The Fresh Loaf

A Community of Amateur Bakers and Artisan Bread Enthusiasts.

Machine-prep poolish for ciabatta

david earls's picture
david earls

Machine-prep poolish for ciabatta

One of the nicest things about learning the "rules" of bread-making is that you get to find out which ones you're breaking when you bake.

After too many years of trying to make crusty, chewy artisan bread with nice big pockety bubbles in the dough, and trying every set of rules I could stumble on, last week I had a breakthrough with ciabatta. My breakthrough came by applying one of the rules I made up baking regular loaves in my bread machine. This meant breaking all the rules I'd acquired through the years.

I make ciabatta from poolish, but because I'm doing all the mixing and kneading in the bread machine, I put all the water and all the yeast into the poolish, and in the dough stage, all I add is flour and salt. So, for a 1/2-pound-of-flour ciabatta, I put 148 grams each of water and flour (King Arthur's Sir Lancelot) together with 2 grams of yeast into the bread machine, turn on the Dough cycle (being careful to scrape down the sides while it mixes). I let the machine run through one cycle of mix and knead. Then I turn the machine off and add the rest of the flour (80 grams) and 5 grams of salt on top of the unfermented poolish. Using the Dough cycle, I set the timer to 10 hours (longer would be nice, but 10 will do), press Start. Come back 10 hours later and I have my dough.

I still do the shaping by hand and bake the bread on a stone in a hot oven. It takes about 8 minutes to prep the dough, and 7 of those minutes are waiting for the Dough cycle to mix and knead. The measuring all happens in one bowl, so there's almost no mess (well, I do have to clean the scraper, too).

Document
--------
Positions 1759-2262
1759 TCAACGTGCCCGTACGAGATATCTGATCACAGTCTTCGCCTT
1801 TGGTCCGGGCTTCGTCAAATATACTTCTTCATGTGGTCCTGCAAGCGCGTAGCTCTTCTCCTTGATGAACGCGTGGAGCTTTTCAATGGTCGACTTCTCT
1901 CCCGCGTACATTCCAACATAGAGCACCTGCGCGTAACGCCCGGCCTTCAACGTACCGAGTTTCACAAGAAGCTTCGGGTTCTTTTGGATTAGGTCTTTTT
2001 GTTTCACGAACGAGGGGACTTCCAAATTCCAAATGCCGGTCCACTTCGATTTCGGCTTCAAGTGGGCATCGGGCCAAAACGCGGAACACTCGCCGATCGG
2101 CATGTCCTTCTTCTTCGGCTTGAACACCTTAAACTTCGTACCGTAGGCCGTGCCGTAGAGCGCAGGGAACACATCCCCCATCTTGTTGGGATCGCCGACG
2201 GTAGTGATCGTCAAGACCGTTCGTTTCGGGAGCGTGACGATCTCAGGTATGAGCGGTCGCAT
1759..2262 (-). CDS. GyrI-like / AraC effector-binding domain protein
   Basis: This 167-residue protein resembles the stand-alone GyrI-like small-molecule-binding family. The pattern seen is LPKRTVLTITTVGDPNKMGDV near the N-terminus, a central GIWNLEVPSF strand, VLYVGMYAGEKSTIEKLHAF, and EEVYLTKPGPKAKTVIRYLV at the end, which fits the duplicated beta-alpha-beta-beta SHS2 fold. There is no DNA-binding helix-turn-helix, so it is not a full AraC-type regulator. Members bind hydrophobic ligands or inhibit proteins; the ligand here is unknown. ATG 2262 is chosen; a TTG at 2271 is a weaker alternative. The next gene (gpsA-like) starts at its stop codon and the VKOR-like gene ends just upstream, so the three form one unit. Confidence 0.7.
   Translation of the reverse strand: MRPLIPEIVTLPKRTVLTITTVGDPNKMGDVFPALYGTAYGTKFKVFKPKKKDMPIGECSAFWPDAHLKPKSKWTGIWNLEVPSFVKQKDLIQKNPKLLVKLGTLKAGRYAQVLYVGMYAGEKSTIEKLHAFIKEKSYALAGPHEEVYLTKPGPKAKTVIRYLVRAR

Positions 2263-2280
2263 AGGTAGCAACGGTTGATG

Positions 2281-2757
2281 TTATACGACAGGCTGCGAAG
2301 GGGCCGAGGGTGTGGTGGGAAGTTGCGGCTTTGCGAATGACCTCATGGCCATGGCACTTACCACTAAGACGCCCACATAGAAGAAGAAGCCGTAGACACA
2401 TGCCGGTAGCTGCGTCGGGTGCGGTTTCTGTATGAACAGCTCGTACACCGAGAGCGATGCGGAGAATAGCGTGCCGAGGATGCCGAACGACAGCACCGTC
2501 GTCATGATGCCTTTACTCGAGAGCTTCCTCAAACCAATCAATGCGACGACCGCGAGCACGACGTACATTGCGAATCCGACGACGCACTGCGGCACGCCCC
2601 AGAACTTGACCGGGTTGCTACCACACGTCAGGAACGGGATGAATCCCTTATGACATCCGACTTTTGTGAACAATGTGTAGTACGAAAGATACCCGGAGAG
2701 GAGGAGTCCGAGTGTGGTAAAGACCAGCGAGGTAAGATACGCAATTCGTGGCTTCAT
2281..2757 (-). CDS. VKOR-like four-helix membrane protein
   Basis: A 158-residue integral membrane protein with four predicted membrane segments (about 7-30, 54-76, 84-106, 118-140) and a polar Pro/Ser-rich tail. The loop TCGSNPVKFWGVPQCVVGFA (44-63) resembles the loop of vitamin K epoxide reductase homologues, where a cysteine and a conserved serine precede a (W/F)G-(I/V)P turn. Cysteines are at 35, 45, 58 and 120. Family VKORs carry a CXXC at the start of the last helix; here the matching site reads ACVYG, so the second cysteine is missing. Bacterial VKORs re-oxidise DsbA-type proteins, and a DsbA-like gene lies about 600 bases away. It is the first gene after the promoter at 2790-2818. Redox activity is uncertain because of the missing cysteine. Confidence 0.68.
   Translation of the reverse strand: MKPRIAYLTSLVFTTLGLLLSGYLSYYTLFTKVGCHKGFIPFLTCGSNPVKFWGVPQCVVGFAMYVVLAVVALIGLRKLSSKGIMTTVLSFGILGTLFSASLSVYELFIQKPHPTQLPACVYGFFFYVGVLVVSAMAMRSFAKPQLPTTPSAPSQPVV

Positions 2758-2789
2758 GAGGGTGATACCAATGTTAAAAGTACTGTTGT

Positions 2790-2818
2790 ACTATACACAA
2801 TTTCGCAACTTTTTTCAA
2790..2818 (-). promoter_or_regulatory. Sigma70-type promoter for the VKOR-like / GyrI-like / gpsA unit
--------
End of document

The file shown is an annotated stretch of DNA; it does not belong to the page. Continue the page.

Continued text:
We have a first-rate commercial artisan bakery in our area called Farm to Market, and when we ate our first machine-prepped ciabatta last weekend, we couldn't tell the difference. I've been using these 100%-water-flour-yeast poolishes in my bread machine for regular loaves for over a year, and the local Bread Police have pretty much left me alone.

I suppose some of the romance is out of the process this way. But I have to say that as much as I enjoyed the romance all those years, the bread wasn't great. I'll take the great loaf without the romance.

dabrownman's picture

way to let the machine do all the hard work it does best letting the button pusher kick back and wait a few minutes to take over and finish the job to turn out a loaf as good as a bakery can.  They use even more automation than you do and get good results.  We didn't get a chance to try any Farm to Market when we were in KCMO a few weeks back but saw their bread at Hen House and the olive walnut bread sure looked good.

Looks like you have it figured out.